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Celebrate the freedom to read with Banned Books Week

Unless you’re reading “Fahrenheit 451,” the days of book burning — and banning — seem to be a thing of the past. But today, with books still being challenged and banned from schools and stores, Banned Books Week is celebrating the freedom to read nationwide and at the Shelter Island Library. Spanning from Sept. 22 to 28, the theme of this year’s event proclaims “Censorship Leaves Us in the Dark,” urging everyone to “Keep the Light On.”

“Banned Books Week is an important reminder that, even today, books are being challenged and removed from circulation,” said Terry Lucas, the library director. “Recently, a school in Nashville prohibited the Harry Potter books at school because they show magic as both good and evil and contain spells that could conjure evil spirits. Other reasons for banning books include ‘Harriet the Spy’ because she spies and lies, ‘Fahrenheit 451’ for ‘questionable themes’ and ‘The Wizard of Oz’ for promoting negativism and having no value for children.”

According to bannedbooksweek.org, the annual event was launched in 1982 in response to a sudden surge in the number of challenges to books in schools, bookstores and libraries. Typically held during the last week of September, it highlights the value of free and open access to information. Banned Books Week seeks to bring together the entire book community — librarians, booksellers, publishers, journalists, teachers and readers of all types — in shared support of the freedom to seek and to express ideas, even those some consider unorthodox or unpopular.

But luckily for avid readers and Islanders, the local library isn’t afraid to live, er read, on the edge. Currently, the library is displaying a broad selection of formerly banned books. To add to the fun, the librarians have covered the books and written a quote by the author (not necessarily from the text). 

“People are enjoying the display. It is interesting to read the quote and then try to figure out what book is behind the cover. Hopefully, once you read the quote, you will want to pick up the book and see which one it is,” said Ms. Lucas. “We have also been posting information about Banned Books Week on our Facebook page for those that can’t get into the library.”

The Reporter asked Ms. Lucas to share some of the titles in the library’s collection with some of the most interesting, and humorous, reasons for banning. Her selections are:

‘Huckleberry Finn’ by Mark Twain. First banned in Massachusetts in 1885.

‘Green Eggs and Ham’ by Dr. Seuss. Banned in China for its portrayal of early Marxism.

‘Tarzan’ by Edgar Rice Burroughs. Banned in California because Tarzan and Jane lived together in the jungle but weren’t married.

‘American Heritage Dictionary.’ Banned in Anchorage, Alaska for objectionable entries/language.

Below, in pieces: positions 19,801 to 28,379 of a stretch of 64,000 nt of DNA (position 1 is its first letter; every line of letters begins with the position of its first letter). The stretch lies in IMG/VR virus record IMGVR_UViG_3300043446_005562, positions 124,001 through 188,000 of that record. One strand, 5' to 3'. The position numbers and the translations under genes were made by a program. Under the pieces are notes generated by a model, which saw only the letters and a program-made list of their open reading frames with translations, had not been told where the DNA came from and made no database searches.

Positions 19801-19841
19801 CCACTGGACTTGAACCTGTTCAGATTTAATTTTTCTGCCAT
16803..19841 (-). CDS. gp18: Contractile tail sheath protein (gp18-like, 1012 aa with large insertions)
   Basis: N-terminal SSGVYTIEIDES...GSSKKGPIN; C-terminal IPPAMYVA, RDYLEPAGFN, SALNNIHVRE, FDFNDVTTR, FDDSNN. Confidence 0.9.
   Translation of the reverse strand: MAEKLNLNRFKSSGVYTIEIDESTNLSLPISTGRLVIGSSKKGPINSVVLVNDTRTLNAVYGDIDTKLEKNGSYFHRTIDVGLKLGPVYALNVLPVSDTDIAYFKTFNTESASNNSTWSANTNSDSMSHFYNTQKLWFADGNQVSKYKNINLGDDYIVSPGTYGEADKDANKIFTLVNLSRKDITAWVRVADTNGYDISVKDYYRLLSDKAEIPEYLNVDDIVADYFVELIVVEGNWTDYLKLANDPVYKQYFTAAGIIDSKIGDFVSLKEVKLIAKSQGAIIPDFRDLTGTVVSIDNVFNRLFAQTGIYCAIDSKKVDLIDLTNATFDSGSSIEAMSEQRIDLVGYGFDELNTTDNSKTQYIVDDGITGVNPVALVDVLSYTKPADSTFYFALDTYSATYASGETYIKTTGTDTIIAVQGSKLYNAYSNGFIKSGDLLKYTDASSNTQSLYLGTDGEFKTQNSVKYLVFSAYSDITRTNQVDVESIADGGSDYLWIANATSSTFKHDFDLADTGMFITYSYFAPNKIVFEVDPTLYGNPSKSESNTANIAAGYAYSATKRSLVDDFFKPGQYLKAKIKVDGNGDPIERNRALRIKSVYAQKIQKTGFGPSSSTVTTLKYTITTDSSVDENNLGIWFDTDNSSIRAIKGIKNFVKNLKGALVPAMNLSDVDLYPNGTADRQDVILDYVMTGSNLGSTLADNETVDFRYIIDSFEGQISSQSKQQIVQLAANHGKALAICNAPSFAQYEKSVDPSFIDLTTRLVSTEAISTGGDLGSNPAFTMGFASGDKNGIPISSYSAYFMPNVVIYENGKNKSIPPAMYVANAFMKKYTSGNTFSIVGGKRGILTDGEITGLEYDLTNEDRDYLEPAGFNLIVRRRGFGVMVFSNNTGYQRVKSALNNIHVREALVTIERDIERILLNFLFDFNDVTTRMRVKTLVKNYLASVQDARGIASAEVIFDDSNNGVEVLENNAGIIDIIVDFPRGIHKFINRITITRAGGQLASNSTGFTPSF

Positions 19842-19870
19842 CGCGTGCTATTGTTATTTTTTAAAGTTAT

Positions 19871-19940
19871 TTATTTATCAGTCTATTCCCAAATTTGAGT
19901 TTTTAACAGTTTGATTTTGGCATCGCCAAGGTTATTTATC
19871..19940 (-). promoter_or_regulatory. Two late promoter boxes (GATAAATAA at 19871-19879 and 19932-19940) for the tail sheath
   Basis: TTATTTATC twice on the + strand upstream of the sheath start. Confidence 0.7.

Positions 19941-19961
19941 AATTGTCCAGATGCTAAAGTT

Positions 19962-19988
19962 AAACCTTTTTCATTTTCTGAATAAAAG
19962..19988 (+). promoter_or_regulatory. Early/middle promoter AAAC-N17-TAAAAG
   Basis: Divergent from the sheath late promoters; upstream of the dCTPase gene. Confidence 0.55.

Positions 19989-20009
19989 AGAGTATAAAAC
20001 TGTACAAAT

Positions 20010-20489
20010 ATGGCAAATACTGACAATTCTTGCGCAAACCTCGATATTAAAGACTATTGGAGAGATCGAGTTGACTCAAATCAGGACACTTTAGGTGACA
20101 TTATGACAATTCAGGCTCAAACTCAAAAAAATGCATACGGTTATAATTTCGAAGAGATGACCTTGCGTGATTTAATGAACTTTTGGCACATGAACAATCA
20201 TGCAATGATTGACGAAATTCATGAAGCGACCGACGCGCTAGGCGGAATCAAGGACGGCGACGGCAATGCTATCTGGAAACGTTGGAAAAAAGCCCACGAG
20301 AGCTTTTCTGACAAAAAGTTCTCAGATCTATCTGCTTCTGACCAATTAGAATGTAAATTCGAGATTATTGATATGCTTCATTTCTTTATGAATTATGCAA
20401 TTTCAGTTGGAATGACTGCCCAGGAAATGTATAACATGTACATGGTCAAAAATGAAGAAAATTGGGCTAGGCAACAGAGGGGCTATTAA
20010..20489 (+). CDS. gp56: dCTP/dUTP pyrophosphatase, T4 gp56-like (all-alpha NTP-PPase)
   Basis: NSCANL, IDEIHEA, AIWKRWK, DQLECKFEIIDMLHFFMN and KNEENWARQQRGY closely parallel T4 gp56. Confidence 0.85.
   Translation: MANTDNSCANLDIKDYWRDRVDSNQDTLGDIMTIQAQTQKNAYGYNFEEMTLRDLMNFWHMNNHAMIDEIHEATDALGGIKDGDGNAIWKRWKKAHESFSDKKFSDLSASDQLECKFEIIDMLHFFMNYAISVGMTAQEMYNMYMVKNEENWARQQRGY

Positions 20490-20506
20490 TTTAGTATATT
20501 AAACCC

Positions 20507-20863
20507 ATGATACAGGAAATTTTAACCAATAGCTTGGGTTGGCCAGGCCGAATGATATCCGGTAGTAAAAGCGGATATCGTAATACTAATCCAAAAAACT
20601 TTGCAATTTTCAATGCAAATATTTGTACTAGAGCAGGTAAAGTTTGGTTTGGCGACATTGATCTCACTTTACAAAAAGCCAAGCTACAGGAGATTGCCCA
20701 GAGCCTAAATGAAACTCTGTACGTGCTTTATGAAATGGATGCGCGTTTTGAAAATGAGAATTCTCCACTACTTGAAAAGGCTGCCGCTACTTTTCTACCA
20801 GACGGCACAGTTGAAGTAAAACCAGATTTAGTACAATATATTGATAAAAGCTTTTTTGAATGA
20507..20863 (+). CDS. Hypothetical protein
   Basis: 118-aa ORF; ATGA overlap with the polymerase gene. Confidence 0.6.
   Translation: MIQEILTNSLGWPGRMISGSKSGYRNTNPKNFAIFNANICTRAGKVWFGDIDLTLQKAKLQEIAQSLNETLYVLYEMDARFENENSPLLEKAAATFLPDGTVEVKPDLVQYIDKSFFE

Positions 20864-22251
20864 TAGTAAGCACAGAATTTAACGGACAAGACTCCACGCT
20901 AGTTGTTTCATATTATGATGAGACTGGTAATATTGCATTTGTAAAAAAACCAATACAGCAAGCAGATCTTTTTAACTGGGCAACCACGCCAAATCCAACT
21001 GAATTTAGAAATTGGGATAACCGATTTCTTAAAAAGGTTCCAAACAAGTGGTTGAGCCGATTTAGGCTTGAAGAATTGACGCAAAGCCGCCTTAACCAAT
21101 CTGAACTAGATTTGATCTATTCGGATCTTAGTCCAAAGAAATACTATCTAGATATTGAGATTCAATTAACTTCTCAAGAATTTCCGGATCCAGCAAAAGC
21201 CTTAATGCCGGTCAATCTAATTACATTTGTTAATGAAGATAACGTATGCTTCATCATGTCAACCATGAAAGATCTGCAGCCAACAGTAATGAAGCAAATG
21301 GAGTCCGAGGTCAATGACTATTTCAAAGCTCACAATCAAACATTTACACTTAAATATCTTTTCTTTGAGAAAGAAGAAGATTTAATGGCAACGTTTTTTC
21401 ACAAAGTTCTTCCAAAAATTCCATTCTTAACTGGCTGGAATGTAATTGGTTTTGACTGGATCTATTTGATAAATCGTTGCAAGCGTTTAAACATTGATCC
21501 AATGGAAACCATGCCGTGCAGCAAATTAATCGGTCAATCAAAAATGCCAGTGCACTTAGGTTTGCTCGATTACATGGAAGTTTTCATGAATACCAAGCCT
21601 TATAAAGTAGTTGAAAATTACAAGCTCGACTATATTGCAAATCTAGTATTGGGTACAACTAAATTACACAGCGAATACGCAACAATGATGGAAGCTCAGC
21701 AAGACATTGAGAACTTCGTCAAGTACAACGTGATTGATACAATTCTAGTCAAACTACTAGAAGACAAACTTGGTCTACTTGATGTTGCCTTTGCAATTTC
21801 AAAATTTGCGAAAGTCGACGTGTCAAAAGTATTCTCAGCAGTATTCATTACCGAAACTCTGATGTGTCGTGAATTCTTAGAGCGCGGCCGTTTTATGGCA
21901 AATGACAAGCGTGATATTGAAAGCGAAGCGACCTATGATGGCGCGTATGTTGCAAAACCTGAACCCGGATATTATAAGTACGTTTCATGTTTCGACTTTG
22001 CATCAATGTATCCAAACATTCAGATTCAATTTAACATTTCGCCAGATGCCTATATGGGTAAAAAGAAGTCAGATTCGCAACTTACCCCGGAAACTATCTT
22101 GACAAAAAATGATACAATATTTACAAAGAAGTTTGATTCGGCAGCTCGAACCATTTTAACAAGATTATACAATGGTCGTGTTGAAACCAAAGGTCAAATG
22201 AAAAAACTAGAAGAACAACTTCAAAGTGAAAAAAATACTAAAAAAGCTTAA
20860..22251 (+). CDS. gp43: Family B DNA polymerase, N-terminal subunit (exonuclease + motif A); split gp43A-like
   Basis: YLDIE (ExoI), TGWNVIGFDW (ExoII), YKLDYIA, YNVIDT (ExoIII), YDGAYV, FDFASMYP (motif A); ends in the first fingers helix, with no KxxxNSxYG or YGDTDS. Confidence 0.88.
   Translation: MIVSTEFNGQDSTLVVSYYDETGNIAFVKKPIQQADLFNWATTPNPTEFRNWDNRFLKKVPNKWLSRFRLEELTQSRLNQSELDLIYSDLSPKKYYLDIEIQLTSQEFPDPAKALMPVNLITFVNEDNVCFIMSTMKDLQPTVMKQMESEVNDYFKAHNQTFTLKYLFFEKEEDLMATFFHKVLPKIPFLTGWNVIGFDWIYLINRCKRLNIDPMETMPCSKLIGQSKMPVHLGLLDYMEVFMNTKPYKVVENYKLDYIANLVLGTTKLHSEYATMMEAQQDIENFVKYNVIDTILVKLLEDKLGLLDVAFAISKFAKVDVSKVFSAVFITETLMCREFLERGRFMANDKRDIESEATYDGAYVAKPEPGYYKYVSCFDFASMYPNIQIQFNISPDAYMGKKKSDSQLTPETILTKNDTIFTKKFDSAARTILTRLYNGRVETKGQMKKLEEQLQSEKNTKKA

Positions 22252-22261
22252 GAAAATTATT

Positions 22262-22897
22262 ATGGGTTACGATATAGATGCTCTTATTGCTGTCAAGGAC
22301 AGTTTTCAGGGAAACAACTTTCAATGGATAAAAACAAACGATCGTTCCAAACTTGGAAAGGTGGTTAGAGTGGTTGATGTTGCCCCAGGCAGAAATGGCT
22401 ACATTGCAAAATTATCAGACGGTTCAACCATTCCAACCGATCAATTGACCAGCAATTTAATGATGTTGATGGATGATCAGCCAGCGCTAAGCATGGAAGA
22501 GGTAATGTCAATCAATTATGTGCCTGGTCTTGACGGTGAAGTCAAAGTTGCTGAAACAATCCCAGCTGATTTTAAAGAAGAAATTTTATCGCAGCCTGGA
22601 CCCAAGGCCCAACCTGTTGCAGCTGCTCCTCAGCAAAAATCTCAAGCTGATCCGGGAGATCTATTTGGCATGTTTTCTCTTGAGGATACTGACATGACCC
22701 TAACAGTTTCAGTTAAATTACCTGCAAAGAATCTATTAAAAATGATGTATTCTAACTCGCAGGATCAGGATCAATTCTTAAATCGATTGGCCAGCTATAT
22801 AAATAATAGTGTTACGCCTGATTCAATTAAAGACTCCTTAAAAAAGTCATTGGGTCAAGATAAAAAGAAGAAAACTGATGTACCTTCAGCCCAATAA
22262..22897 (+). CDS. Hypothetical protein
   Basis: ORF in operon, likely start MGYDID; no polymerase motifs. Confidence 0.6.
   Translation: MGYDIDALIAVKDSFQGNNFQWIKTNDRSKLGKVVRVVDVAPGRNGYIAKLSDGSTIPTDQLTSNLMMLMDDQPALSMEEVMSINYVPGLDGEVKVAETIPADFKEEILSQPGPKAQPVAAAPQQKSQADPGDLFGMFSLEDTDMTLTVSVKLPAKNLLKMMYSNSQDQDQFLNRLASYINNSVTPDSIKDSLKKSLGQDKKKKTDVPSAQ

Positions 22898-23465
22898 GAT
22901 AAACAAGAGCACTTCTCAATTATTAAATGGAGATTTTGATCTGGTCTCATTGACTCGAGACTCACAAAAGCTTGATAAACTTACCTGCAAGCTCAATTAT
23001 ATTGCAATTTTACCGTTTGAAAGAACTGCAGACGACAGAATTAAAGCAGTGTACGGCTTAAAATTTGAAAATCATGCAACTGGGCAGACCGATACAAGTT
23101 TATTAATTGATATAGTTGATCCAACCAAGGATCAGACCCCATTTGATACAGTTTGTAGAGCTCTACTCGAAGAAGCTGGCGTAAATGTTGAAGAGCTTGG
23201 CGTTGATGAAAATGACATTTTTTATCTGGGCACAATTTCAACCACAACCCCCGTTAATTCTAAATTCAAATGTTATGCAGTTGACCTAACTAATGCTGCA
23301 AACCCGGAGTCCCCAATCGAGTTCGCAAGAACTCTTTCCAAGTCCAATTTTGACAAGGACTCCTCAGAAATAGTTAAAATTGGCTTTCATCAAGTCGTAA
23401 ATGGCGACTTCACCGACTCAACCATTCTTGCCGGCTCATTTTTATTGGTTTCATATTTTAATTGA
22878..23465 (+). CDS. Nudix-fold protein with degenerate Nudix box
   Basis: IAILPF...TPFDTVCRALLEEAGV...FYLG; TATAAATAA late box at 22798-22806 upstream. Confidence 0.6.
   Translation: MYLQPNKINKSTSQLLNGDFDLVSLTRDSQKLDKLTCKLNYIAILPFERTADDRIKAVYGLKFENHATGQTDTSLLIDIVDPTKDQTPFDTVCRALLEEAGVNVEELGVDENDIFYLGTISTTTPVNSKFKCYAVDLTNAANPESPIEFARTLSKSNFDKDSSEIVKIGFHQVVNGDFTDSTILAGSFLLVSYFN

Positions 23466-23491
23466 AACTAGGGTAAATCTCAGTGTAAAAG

‘James and the Giant Peach’ by Roald Dahl. Banned because it contained the word “ass,” mentioned snuff, tobacco and whiskey and because a spider licking its lips could be seen as sexual.

‘Animal Farm’ by George Orwell. Still banned in China and Korea for the satire of communism. Banned in UAE because a talking pig went against Islam.

Bannedbooksweek.org states: By focusing on efforts across the country to remove or restrict access to books, Banned Books Week draws national attention to the harms of censorship. The American Library Association’s Office for Intellectual Freedom compiles lists of challenged books as reported in the media and submitted by librarians and teachers across the country. The website provides lists of the most challenged books for every year, with the most recent list appearing below:

Top 11 Challenged Books of 2018:

‘George’ by Alex Gino. Reasons: Banned, challenged and relocated because it was believed to encourage children to clear browser history and change their bodies using hormones, and for mentioning “dirty magazines,” describing male anatomy, “creating confusion” and including a transgender character.

‘A Day in the Life of Marlon Bundo’ by Jill Twiss, illustrated by EG Keller. Reasons: Banned and challenged for including LGBTQIA+ content, and for political and religious viewpoints.

‘Captain Underpants’ series written and illustrated by Dav Pilkey. Reasons: Series was challenged because it was perceived as encouraging disruptive behavior, while Captain Underpants and the Sensational Saga of Sir Stinks-A-Lot was challenged for including a same-sex couple.

‘The Hate U Give’ by Angie Thomas. Reasons: Banned and challenged because it was deemed “anti-cop” and for profanity, drug use, and sexual references.

‘Drama’ written and illustrated by Raina Telgemeier. Reasons: Banned and challenged for including LGBTQIA+ characters and themes.

‘Thirteen Reasons Why’ by Jay Asher. Reasons: Banned, challenged and restricted for addressing teen suicide.

‘This One Summer’ by Mariko Tamaki, illustrated by Jillian Tamaki. Reasons: Banned and challenged for profanity, sexual references and certain illustrations.

‘Skippyjon Jones’ series written and illustrated by Judy Schachner. Reason: Challenged for depicting stereotypes of Mexican culture.

‘The Absolutely True Diary of a Part-Time Indian’ by Sherman Alexie. Reasons: Banned and challenged for sexual references, profanity, violence, gambling, and underage drinking and for its religious viewpoint.

‘This Day in June’ by Gayle E. Pitman, illustrated by Kristyna Litten. Reason: Challenged and burned for including LGBTQIA+ content.

‘Two Boys Kissing’ by David Levithan. Reason: Challenged and burned for including LGBTQIA+ content.